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"What makes life worthwhile is having a big enough objective, something which catches our imagination and lays hold of our allegiance, and this the Christian has in a way that no other person has. For what higher, more exalted, and more compelling goal can there be than to know God?"
[Packer, J. I. (2011-09-26). Knowing God (p. 36). Intervarsity Press. Kindle Edition.]
HUMILITY: THE BALLOON GAME
Robert Roberts writes about a fourth grade class in which the teacher introduced a game called "balloon stomp." A balloon was tied to every child's leg, and the object of the game was to pop everyone else's balloon while protecting one's own. The last person with an intact balloon would win.
The fourth graders in Roberts' story entered into the spirit of the game with vigor. Balloons were relentlessly targeted and destroyed. A few of the children clung to the sidelines like wallflowers at a middle school dance, but their balloons were doomed just the same. The entire battle was over in a matter of seconds, leaving only one balloon inflated. Its owner was, of course, the most disliked kid in the class. It's hard to really win at a game like balloon stomp. In order to complete your mission, you have to be pushy, rude and offensive.
Roberts goes on to write that a second class was introduced to the same game. Only this time it was a class of mentally handicapped children. They were given the same explanation as the first class, and the signal to begin was given. But the game proceeded very differently. Perhaps the instructions were given too quickly for children with learning disabilities to grasp them. The one idea that got through was that the balloons were supposed to be popped. So it was the balloons, not the other players, that were viewed as enemies. Instead of fighting each other, they began helping each other pop balloons. One little girl knelt down and held her balloon carefully in place, like a holder for a field goal kicker. A little boy stomped it flat. Then he knelt down and held his balloon for her. It went on like this for several minutes until all the balloons were vanquished, and everybody cheered. Everybody won.
Who got the game right, and who got the game wrong? In our world, we tend to think of another person's success as one less opportunity for us to succeed. There can only be one top dog, one top banana, one big kahuna. If we ever find ourselves in that enviable position, we will fight like mad to maintain our hold on it. A lot of companies fail to enjoy prolonged success because the people in charge have this "balloon stomp" mentality. In the church, the rules change. Jesus Christ gets top billing. We're just here to serve his purposes, and we do that most effectively by elevating others and humbling ourselves.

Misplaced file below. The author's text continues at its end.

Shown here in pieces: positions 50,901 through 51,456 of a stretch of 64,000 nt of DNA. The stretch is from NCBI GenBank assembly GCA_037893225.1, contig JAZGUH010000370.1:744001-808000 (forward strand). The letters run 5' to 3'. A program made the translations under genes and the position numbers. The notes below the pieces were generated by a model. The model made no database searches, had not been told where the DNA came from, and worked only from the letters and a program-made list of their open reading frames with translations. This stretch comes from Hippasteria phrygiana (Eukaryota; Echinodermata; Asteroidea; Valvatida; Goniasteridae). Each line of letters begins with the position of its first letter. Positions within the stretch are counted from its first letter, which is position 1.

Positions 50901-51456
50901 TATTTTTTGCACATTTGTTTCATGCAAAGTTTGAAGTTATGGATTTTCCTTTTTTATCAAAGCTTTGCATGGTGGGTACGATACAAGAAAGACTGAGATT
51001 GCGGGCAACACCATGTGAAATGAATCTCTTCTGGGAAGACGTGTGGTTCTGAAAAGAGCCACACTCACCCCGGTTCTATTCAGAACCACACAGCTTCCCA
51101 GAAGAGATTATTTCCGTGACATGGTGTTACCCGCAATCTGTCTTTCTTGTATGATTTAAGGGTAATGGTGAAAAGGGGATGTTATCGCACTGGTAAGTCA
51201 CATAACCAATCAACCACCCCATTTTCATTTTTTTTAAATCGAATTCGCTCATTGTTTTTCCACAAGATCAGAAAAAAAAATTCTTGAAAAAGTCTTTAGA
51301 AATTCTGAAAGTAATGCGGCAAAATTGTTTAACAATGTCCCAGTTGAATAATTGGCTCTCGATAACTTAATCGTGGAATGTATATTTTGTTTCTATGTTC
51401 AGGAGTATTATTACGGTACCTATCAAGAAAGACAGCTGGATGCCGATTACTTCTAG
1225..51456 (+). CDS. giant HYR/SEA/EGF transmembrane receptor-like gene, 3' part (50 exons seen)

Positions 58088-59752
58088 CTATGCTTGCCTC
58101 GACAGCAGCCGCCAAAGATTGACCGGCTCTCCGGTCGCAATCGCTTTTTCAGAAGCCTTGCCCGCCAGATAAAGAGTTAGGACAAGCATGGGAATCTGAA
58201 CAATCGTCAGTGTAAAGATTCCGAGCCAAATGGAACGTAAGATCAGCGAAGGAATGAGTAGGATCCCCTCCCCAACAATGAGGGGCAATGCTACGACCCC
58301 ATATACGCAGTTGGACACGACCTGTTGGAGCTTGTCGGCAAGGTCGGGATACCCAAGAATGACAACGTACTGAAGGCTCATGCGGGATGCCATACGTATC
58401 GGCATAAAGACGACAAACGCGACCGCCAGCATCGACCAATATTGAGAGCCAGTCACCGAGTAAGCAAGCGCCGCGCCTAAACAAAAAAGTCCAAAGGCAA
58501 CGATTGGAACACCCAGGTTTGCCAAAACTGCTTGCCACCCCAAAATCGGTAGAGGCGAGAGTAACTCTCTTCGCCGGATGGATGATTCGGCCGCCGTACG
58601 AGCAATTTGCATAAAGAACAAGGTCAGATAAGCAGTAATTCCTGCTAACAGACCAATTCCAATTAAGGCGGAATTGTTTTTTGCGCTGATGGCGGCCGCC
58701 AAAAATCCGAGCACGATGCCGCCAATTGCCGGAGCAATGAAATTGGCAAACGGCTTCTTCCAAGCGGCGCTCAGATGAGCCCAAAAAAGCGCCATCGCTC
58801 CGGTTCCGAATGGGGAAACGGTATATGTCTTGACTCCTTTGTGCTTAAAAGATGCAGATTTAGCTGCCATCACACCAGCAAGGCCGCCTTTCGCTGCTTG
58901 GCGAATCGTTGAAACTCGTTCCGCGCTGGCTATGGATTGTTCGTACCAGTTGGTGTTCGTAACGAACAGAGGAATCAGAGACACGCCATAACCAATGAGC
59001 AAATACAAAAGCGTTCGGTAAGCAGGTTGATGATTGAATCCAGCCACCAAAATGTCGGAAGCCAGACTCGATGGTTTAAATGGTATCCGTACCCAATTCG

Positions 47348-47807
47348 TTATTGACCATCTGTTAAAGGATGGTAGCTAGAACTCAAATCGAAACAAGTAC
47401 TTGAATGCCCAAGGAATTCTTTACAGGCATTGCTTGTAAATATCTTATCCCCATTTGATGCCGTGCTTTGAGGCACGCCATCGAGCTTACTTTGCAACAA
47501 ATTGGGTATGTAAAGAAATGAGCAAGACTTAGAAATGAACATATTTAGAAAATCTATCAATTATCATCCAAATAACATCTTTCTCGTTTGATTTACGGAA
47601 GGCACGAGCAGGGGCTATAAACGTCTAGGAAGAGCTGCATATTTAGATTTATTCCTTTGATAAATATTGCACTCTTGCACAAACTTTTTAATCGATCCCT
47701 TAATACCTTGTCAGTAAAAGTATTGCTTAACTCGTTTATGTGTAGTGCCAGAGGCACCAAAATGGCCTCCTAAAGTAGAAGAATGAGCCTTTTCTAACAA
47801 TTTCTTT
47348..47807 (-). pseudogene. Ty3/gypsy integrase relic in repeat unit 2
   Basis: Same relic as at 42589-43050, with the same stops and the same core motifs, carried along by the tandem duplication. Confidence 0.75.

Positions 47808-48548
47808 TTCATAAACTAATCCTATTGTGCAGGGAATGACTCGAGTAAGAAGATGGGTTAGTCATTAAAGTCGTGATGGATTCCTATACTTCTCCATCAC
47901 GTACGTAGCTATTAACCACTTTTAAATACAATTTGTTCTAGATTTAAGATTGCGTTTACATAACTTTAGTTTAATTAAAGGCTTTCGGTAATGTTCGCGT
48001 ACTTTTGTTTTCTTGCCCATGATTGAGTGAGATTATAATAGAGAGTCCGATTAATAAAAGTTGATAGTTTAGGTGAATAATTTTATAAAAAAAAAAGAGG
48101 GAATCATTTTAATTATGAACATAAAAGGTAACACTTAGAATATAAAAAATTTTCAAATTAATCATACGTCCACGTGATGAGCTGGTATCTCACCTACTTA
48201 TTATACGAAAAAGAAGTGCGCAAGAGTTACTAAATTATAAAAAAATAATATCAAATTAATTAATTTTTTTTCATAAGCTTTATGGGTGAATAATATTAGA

Sermon Central Staff
J. OSWALD SANDERS ON LONELINESS
J. Oswald Sanders once pointed out: "The round of pleasure or the amassing of wealth are [often] but vain attempts to escape from the persistent ache. The millionaire is usually a lonely man and the comedian is often more unhappy than his audience."
In his book, "Facing Loneliness," Sanders goes on to emphasize that being successful often fails to produce satisfaction. Then he refers to Henry Martyn, a distinguished scholar, as an example of what he is talking about. Martyn, a Cambridge University student, was honored at only 20 years of age for his achievements in mathematics. In fact, he was given the highest recognition possible in that field. And yet he felt an emptiness inside. He said that instead of finding fulfillment in his achievements, he had "only grasped a shadow."
After evaluating his life's goals, Martyn sailed to India as a missionary at the age of 24. When he arrived, he prayed, "Lord, let me burn out for You!" In the next 7 years that preceded his death, he translated the New Testament into three difficult Eastern languages!" He died at age 31!
(From a sermon by Davon Huss, Understanding the Law, 5/9/2011)
The First Billionaire
The very first person to reach the status of billionaire was a man who knew how to set goals and follow through. At the age of 23, he had become a millionaire, by the age of 50 a billionaire. Every decision, attitude, and relationship was tailored to create his personal power and wealth. But three years later at the age of 53 he became ill.
His entire body became racked with pain and he lost all the hair on his head. In complete agony, the world’s only billionaire could buy anything he wanted, but he could only digest milk and crackers. An associate wrote, "He could not sleep, would not smile and nothing in life meant anything to him." His personal, highly skilled physicians predicted he would die within a year.
That year passed agonizingly slow. As he approached death he awoke one morning with the vague remembrances of a dream. He could barely recall the dream but knew it had something to do with not being able to take any of his successes with him into the next world. The man who could control the business world suddenly realized he was not in in control of his own life. He was left with a choice.
He called his attorneys, accountants, and managers and announced that he wanted to channel his assets to hospitals, research, and mission work. On that day John D. Rockefeller established his foundation. This new direction eventually led to the discovery of penicillin, cures for current strains of malaria, tuberculosis and diphtheria. The list of discoveries resulting fr...